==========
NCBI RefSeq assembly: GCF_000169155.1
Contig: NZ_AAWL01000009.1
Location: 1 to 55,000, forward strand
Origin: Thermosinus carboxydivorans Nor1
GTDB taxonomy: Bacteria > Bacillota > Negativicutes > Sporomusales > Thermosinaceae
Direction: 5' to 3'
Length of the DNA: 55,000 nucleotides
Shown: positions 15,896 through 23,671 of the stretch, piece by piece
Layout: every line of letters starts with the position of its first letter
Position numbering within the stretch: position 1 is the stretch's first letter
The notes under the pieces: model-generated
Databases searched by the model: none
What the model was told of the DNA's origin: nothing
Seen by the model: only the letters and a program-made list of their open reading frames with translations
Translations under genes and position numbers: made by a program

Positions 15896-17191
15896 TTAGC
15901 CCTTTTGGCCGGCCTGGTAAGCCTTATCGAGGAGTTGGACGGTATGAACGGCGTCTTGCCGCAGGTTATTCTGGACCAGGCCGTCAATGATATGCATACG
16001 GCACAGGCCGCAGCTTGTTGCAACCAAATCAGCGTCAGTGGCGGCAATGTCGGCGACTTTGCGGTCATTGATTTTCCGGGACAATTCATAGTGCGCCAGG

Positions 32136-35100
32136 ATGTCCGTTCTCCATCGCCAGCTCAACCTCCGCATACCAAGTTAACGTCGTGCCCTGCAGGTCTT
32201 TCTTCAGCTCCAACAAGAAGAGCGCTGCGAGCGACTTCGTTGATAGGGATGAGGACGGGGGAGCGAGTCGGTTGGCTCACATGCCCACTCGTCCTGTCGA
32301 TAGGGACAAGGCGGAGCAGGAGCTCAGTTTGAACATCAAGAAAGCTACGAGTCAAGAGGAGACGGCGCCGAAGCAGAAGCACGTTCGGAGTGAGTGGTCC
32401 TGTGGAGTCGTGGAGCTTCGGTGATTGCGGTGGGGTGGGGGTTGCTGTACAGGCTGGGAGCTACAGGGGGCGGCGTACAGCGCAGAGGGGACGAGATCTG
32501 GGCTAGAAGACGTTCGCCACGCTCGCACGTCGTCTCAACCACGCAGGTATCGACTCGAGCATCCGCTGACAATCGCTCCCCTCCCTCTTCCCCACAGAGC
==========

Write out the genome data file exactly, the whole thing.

NCBI RefSeq assembly: GCF_000169155.1
Contig: NZ_AAWL01000009.1
Location: 1 to 55,000, forward strand
Origin: Thermosinus carboxydivorans Nor1
GTDB taxonomy: Bacteria > Bacillota > Negativicutes > Sporomusales > Thermosinaceae
Direction: 5' to 3'
Length of the DNA: 55,000 nucleotides
Shown: positions 15,896 through 23,671 of the stretch, piece by piece
Layout: every line of letters starts with the position of its first letter
Position numbering within the stretch: position 1 is the stretch's first letter
The notes under the pieces: model-generated
Databases searched by the model: none
What the model was told of the DNA's origin: nothing
Seen by the model: only the letters and a program-made list of their open reading frames with translations
Translations under genes and position numbers: made by a program

Positions 15896-17191
15896 TTAGC
15901 CCTTTTGGCCGGCCTGGTAAGCCTTATCGAGGAGTTGGACGGTATGAACGGCGTCTTGCCGCAGGTTATTCTGGACCAGGCCGTCAATGATATGCATACG
16001 GCACAGGCCGCAGCTTGTTGCAACCAAATCAGCGTCAGTGGCGGCAATGTCGGCGACTTTGCGGTCATTGATTTTCCGGGACAATTCATAGTGCGCCAGG

Positions 32136-35100
32136 ATGTCCGTTCTCCATCGCCAGCTCAACCTCCGCATACCAAGTTAACGTCGTGCCCTGCAGGTCTT
32201 TCTTCAGCTCCAACAAGAAGAGCGCTGCGAGCGACTTCGTTGATAGGGATGAGGACGGGGGAGCGAGTCGGTTGGCTCACATGCCCACTCGTCCTGTCGA
32301 TAGGGACAAGGCGGAGCAGGAGCTCAGTTTGAACATCAAGAAAGCTACGAGTCAAGAGGAGACGGCGCCGAAGCAGAAGCACGTTCGGAGTGAGTGGTCC
32401 TGTGGAGTCGTGGAGCTTCGGTGATTGCGGTGGGGTGGGGGTTGCTGTACAGGCTGGGAGCTACAGGGGGCGGCGTACAGCGCAGAGGGGACGAGATCTG
32501 GGCTAGAAGACGTTCGCCACGCTCGCACGTCGTCTCAACCACGCAGGTATCGACTCGAGCATCCGCTGACAATCGCTCCCCTCCCTCTTCCCCACAGAGC